Have you ever thought of taking a scenic road trip from San Francisco to Los Angeles? I spent seven days doing so by bicycle – yes, you read that right! And I wasn’t alone.
As part of the AIDS Lifecycle charity ride I was joined by 2,500 other cyclists and over 600 “Roadie” volunteer workers and staff from the San Francisco AIDS Foundation and LA Gay and Lesbian Center. The annual ride is the fourth largest fundraising program in the US, and the # 1 AIDS fundraiser in the world! This was my 8th ride.
When I first signed up, it was for the challenge and the adventure. Then I met people (including my now wife), heard stories of the havoc HIV/AIDS has reeked on the lives of friends and the challenges still faced today – 35 years after the CDC first changed the name from “gay cancer” to AIDS.
We have come a long way, but there is still so much work to be done!
And that is why I continue to ride…there is more work to be done.
For one week, we are very visible – it’s hard to miss 2,500 cyclists as we ride along city streets, freeways and agricultural farming roads, through big towns and small towns.
In every one, and often in the strangest most remote places, suddenly there appears a cheerleader – a single person or family thanking us for riding and doing what we’re doing, sharing stories of losing loved ones, or the challenges they face because of HIV/AIDS.
Every year, the very small town of Bradley hosts a BBQ fundraiser for us during the 3rd day of the ride for lunch. This year we were able to donate $57,000 to their school – funding scholarships, educational, vocational, musical and sporting activities for the small town of 120 under privileged citizens.
During the 2016 ride, I stopped and spoke with the elderly residents I noticed cheering us as we rode by their homes – 83 year old Gayle, 94 year old spitfire Gladys, and 74 year old Glenn. Each waving and smiling and hugging and chatting with any rider who took the time to stop.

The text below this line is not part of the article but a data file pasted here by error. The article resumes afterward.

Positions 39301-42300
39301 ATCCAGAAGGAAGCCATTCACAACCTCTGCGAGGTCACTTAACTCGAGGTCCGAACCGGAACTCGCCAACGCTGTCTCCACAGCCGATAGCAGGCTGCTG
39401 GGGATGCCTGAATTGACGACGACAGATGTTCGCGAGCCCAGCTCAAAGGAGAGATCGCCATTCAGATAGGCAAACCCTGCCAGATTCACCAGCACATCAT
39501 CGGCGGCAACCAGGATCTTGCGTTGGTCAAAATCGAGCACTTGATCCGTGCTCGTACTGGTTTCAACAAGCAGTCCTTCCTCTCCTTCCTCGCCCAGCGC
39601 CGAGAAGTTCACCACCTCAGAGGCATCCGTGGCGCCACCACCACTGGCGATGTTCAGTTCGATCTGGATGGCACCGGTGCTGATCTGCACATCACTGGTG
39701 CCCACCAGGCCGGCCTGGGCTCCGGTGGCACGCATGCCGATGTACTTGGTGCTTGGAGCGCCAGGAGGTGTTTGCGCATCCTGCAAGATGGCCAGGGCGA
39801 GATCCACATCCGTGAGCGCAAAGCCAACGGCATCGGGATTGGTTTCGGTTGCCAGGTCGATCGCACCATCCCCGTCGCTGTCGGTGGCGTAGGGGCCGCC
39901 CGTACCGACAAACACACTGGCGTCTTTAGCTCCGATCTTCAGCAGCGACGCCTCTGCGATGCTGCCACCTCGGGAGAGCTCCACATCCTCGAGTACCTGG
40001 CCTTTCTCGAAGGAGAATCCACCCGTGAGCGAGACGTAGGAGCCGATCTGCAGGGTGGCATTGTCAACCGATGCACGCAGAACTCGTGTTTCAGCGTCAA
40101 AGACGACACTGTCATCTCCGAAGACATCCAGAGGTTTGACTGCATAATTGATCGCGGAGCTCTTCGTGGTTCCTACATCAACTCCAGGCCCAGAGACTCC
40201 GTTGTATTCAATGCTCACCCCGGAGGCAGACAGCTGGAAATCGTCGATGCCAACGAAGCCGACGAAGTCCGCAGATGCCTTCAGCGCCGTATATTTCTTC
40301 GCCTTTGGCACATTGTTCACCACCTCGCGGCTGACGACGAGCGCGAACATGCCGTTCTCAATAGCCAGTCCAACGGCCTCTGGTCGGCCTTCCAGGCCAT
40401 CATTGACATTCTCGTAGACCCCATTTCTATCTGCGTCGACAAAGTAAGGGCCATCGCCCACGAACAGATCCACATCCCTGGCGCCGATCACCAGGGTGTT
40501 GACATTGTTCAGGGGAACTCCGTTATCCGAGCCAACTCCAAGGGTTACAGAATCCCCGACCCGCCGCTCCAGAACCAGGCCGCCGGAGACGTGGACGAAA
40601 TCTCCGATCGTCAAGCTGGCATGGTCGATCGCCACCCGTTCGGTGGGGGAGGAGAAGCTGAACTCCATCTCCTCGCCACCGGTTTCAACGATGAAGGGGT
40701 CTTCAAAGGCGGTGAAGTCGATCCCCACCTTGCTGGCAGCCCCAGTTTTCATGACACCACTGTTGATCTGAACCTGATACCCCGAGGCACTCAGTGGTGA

Other riders did the same with the children who lined streets to pass out red vines and give high-fives as we rode by.
And when we roll into Paso Robles each year, we are given hand-written letters from local elementary school students which serve to encourage us and make us smile. We call this roaming community, this week of non-judgmental acceptance of everyone, the “Love Bubble.”
Almost every day of the ride has a theme, and each year, I make a point to work one of my Cisco jerseys into the themes. This year I chose to wear an older jersey during Day 2: Safety. I chose the jersey for its orange color, another theme of the day, but given Cisco’s recent commitment to “safety and security,” I thought it would be even more fitting.
As a 17 year veteran working in Product Operations, I always enjoy meeting co-workers on this crazy ride, be they riders or Roadies, Cisco always has a presence.
I wasn’t certain how many miles I would actually be able to finish this year. In 2014, I beat breast cancer and endured double mastectomy surgeries but still don’t feel quite 100% this year. There wasn’t much time to time to train, either. However, I set realistic expectations, and blew them out of the water!
Our route takes us over 25,000 feet of climbing, and while I may have stopped along the way to rest, I’m proud to say that I did make it up every hill! I finished all but about 75miles of this year’s route, which included 25+ miles of 115 degree road temps, and my first rainy ride down the southern California coast into LA.
This ride is challenging – it takes everything out of you emotionally and physically, and then refills you with love and encouragement each night in camp (yes, we camp out every night!) and every morning at ride-out. With every difficult moment, there is someone beside you cheering you on, and on a good day, you become the cheerleader for someone else having a hard time with that hill or that mile ahead.
This is the very definition of the “Love Bubble.”
For me, our Cisco Family is akin to the Love Bubble. Nearly half of my donations came from co-workers – friends who I truly think of as family. And the “Time 2 Give” option Cisco has given to employees this year also meant that I could save my PTO for my honeymoon later this year.
One of the best parts of the AIDS Lifecycle Love Bubble (as well as the Cisco “love bubble”), is that we are given the opportunity to do something great, for someone else, just because we can…and we get so much more in return.
Looking to join a company that rides together? We’re hiring!